Bottomless brunches and other bottomless alcohol promotions have become popular.  However, licensees must be careful not to breach the conditions on their licence when offering these promotions.

What is permitted?

Each and every premises licence is subject to certain mandatory licence conditions.  Under schedule 1 of The Licensing Act 2003 (Mandatory Licensing Conditions) Order 2010, the following is prohibited:

“…an irresponsible promotion means any one or more of the following activities, or substantially similar activities, carried on for the purpose of encouraging the sale or supply of alcohol for consumption on the premises in a manner which carries a significant risk of leading or contributing to crime and disorder, prejudice to public safety, public nuisance, or harm to children–

  1. a) games or other activities which require or encourage, or are designed to require or encourage, individuals to–
  2. i) drink a quantity of alcohol within a time limit (other than to drink alcohol sold or supplied on the premises before the cessation of the period in which the responsible person is authorised to sell or supply alcohol), or
  3. ii) drink as much alcohol as possible (whether within a time limit or otherwise);
  4. b) provision of unlimited or unspecified quantities of alcohol free or for a fixed or discounted fee to the public or to a group defined by a particular characteristic (other than any promotion or discount available to an individual in respect of alcohol for consumption at a table meal, as defined in section 159 of the Act)”

On the face of it, this appears to suggest that bottomless promotions are unlawful.  However, the Order also states that there must be an element of “significant risk of leading or contributing to crime and disorder, prejudice to public safety, public nuisance, or harm to children” associated to the bottomless drink promotion.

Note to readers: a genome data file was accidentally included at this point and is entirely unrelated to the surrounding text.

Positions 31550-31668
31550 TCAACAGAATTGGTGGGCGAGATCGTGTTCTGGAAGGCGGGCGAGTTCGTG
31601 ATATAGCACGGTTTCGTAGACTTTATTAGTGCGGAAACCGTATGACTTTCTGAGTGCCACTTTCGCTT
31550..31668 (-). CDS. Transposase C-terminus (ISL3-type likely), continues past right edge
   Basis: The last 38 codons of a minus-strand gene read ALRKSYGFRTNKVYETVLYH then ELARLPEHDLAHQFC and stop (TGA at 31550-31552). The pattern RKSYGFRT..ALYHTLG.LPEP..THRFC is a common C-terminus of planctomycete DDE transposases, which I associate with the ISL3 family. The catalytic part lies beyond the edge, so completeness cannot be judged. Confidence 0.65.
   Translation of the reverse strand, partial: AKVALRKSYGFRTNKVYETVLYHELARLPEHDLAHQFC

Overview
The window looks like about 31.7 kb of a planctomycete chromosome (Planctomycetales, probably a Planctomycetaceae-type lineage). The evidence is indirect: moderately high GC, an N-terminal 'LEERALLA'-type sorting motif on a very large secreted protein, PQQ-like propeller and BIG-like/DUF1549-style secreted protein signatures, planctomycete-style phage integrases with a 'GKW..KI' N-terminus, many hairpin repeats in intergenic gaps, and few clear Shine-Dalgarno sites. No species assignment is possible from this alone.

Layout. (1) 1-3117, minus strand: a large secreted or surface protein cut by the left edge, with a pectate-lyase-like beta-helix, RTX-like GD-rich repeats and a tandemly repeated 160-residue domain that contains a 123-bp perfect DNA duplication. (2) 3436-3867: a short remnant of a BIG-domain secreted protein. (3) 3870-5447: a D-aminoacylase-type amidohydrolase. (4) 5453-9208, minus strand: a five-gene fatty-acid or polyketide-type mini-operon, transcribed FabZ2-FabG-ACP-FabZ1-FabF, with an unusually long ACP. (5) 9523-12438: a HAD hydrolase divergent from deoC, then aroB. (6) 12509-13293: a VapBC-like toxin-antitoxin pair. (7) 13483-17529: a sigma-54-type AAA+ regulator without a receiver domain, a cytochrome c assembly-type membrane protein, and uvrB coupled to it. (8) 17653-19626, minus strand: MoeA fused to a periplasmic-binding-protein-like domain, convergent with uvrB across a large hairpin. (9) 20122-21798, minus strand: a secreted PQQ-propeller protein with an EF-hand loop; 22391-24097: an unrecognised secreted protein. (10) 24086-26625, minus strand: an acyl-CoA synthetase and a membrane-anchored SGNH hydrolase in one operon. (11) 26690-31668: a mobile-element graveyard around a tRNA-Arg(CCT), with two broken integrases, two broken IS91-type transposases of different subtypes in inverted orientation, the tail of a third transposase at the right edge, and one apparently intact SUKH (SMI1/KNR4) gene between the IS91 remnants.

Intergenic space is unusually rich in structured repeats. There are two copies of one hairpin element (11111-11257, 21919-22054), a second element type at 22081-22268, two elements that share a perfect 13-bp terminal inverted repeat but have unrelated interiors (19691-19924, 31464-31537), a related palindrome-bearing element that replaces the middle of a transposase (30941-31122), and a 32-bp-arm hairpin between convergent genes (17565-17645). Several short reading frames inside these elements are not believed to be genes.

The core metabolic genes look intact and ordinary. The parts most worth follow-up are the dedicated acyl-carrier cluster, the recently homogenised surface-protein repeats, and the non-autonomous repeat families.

Running a promotion

If you want to run a promotion offering bottomless alcohol, it is important that this is done and managed properly to avoid any premises licence reviews or other issues. 

  1. Ensure the way the promotion is communicated and advertised is done responsibly so that customers understand the need to enjoy the promotion responsibly.
  2. The promotion should be subject to some kind of fair use policy and the business must retain the right to refuse alcohol to anyone who appears to be intoxicated and who may be causing issues.
  3. Promotions should ideally be time limited. This makes good commercial sense but is also good due diligence so that the provision of alcohol is not “unlimited or unspecified quantities of alcohol”.
  4. If any such promotion appears to be causing crime, disorder of nuisance at your premises, you should consider whether to cease the promotion or change it. If not, it could be argued that it is an irresponsible promotion that can result in a review or a prosecution pursuant to section 136 of the Licensing Act 2003.

Licensing Defence Barristers can advise you on the legality of any promotions of this kind and also provide advice and representation should your premises licence be subject to a review or prosecution.

Stephen McCaffrey

Regulatory defence barrister specialising in alcohol and entertainment licensing law, appeals and defence.

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